Tag Archives: Simon Dee

The forgotten, fallen TV presenter of BBC TV children’s series “Blue Peter”

Christopher Trace at his peak

Christopher Trace at his peak

Howard Posner, the man who expanded on this blog’s true tale of a sheep drinking in a Norwich pub (the Ironmongers Arms) now also mentions to me a disgraced TV presenter.

“As a consequence of the welcome the pub gave to the sheep,” Howard says, “it became a regular haunt – one of the few non real ale pubs in the city we went in – and that was where I met the former Blue Peter presenter Chris Trace, whose love of alcohol was often greater than his funds.”

You have to be of an extraordinarily advanced age like me to remember the fall from grace of Christopher Trace which preceded even the mostly-forgotten Simon Dee’s sudden disappearance into obscurity.

I asked a friend from the TV industry about Christopher Trace, whom I had grown up watching on children’s series Blue Peter.

“All I remember,” she told me, “is the drinking and, because of it, he screwed up financially, the marriage, professionally etc. and ended up in Norwich.”

Which is a fair placing of Norwich in the media hierarchy.

My friend, like me, worked in Norwich for a period and continued: “I remember him being strong on screen on BBC East. He was only there as his wife had kicked him out, he’d lost all his money and was drinking and eventually he went off to run a pub in Norwich.”

Christopher Trace presented Blue Peter for nine years. He was said to have been Charlton Heston’s body double in Ben-Hur and then got his job as the TV show’s first presenter because he bonded with the programme’s originator and first producer John Hunter Blair over their shared love of model railways. According to the show’s later editor Biddy Baxter: “Trace had spent his entire audition playing with the ’00’-gauge layout in Hunter Blair’s office. After that, there was no hope for any of the other candidates.”

Biddy Baxter recalled Christopher Trace’s skill as a live presenter: “On one occasion, when the promised, playful, small lion cub turned out to be almost full-grown and ferocious, Trace carried on his interview, ignoring the snarls and the blood streaming down the arm of the cub’s owner whilst the others, save the camera crew who were quaking behind their cameras, fled.”

She also recalled that: “After a season of bi-weekly programmes, Trace pointed out in his usual forceful way that he was ‘bloody knackered’ and that if we didn’t get a third presenter to share the load he would leave. John Noakes became the third member of the team in 1966.” Some people say Christopher Trace actually suggested John Noakes for the role.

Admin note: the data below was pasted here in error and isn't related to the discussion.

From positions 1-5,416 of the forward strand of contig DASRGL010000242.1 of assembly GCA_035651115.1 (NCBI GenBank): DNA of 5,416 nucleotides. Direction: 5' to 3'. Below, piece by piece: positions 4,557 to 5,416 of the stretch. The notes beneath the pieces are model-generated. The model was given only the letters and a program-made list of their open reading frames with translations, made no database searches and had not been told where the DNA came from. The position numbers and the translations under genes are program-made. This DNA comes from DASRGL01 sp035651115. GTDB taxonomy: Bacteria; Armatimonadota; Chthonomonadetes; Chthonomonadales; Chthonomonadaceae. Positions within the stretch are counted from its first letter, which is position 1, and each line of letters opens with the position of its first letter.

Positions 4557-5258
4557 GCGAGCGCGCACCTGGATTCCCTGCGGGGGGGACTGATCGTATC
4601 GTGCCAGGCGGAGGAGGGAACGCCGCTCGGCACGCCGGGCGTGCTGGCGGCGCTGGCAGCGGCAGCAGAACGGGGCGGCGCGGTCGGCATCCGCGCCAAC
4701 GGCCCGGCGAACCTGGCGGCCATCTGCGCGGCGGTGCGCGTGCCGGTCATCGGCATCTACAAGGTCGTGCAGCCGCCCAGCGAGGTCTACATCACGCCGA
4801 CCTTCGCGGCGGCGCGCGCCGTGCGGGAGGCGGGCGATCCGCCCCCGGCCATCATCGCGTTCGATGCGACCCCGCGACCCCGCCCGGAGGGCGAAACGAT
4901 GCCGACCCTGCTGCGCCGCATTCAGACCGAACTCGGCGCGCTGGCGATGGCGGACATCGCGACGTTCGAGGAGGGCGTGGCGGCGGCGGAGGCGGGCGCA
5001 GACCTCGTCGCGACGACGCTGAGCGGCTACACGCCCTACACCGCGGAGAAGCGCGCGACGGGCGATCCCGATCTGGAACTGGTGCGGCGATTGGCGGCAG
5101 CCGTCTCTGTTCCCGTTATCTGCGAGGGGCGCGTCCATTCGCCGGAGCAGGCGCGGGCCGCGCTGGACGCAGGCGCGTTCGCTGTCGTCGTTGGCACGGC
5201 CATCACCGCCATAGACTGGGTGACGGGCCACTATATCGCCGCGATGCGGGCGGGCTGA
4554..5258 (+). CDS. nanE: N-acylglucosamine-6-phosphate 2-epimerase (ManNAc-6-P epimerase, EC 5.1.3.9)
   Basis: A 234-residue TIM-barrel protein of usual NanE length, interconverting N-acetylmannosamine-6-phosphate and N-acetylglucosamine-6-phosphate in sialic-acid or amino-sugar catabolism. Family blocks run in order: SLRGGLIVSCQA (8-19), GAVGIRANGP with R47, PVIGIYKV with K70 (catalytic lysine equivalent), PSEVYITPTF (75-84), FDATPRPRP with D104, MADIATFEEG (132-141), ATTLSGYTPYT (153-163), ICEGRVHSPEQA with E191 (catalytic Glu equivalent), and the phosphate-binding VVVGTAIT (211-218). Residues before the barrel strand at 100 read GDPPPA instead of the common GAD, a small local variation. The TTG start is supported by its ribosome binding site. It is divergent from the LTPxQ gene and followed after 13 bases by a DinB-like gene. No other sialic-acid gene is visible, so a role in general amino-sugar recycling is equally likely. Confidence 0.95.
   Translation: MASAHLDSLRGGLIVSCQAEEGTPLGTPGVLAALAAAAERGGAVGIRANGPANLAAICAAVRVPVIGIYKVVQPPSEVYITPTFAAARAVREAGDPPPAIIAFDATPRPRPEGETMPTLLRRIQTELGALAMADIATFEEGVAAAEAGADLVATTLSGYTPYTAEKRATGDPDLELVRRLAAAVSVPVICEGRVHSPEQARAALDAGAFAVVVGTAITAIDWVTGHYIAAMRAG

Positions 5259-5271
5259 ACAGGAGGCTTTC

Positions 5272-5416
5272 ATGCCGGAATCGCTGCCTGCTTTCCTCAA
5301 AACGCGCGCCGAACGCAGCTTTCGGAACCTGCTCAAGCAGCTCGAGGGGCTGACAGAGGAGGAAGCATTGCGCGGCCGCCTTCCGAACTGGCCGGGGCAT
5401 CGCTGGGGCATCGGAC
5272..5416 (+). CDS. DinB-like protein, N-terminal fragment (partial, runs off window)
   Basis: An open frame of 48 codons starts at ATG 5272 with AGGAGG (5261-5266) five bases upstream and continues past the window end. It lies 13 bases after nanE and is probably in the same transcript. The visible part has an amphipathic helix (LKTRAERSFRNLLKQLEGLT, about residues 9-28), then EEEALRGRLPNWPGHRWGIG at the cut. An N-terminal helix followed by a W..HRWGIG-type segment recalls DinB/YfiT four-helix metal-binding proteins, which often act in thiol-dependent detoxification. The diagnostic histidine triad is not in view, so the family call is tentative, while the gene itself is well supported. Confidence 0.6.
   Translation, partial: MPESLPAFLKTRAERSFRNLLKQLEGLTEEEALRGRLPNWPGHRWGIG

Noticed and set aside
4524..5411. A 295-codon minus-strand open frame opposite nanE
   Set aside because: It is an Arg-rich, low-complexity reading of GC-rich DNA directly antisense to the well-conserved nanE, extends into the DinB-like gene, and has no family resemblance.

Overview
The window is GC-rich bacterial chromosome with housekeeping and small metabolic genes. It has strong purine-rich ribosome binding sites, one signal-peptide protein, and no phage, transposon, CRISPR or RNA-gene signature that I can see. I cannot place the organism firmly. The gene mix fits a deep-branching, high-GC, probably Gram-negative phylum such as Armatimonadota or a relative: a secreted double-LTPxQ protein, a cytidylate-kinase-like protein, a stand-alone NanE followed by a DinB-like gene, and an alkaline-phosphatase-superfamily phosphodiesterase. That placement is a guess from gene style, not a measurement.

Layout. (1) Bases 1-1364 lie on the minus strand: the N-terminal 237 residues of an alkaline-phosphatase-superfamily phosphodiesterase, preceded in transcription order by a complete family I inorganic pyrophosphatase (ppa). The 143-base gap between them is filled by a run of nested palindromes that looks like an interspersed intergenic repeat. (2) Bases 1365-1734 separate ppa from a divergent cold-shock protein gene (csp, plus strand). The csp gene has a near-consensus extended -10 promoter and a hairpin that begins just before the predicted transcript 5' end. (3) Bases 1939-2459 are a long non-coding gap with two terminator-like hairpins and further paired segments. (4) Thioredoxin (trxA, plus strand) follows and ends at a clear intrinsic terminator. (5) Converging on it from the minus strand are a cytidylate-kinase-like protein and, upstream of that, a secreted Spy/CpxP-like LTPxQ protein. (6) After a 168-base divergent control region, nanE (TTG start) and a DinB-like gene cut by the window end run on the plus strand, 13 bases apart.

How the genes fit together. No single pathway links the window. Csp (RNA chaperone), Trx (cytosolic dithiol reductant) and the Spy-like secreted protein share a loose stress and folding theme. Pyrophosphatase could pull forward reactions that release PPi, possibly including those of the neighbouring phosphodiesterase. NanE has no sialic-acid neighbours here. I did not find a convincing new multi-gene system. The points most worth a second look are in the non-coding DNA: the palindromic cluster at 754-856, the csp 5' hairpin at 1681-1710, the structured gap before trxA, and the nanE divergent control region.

According to the BBC, Noakes “soon took over the action man role, a relief to Trace as he suffered from vertigo”. Biddy Baxter says: “Trace suffered from vertigo and climbing anything higher than a stepladder was a nightmare.”

This was the beginning of the end, but Trace’s downfall had actually started in 1965 when, aged 32, he had an affair with a 19-year-old hotel receptionist during a Blue Peter ‘culture-embracing’ summer filming assignment to Norway. When this came out, his wife divorced him in 1967 and the BBC “accepted his resignation” because, by then, co-presenter John Noakes had established a viewer fan-base. It was said he had also become difficult to deal with. Biddy Baxter says: “After his marriage broke down, Trace never appeared to have quite the same driving force.”

The BBC did not sack him. He resigned. He had had what seemed at the time to be “the chance of a lifetime”. He was asked to join Spectator, a feature film company, as writer and production manager. But the company failed after two years and Trace lost his life savings. He was made bankrupt in 1973, then returned to the BBC in Norwich on the local TV news show Look East and their daily morning radio show Roundabout East Anglia; he also occasionally reported for the networked Nationwide show.

I encountered him once at a Norwich meeting of the National Union of Journalists. He sat in a corner, was fairly quiet, was engrossed in his own thoughts, looked sad and drank a lot. Howard Posner recalls that, when he encountered him, “he had been sacked from the BBC and was working in a factory during the day and behind the bar in a pub near the Catholic Cathedral at night. He never spoke about his TV days, but I do recall he never had any money and said he had big bills to pay. He used to get upset when students told him John Noakes was their favourite.”

Christopher Trace lost two toes in an accident at the factory.

“He stopped coming in after the accident,” Howard Posner remembers. “I was much younger than him so, apart from drink, we didn’t have much in common.”

In the 1980s, he worked in the press office of the Soldiers, Sailors, Airmen and Families Association. In the 1990s, he briefly returned to the BBC as a regular guest on Radio 2 nostalgia series Are You Sitting Comfortably?

He died in 1992 from cancer of the oesophagus while living in Walthamstow.

So it goes.

According to Wikipedia – always to be trusted on such things – “During his time on Blue Peter, the Oxford Dictionary of National Biography credits him with coining two quotations now prominent in British popular culture: the line “And now for something completely different” – later taken up by, and usually attributed to, Monty Python – was used as a segue to different parts of the programme; and “Here’s one I made earlier” was used during the construction of models on the show, and has since been adopted by nearly all subsequent presenters on Blue Peter.”

Sic transit Ozymandias.

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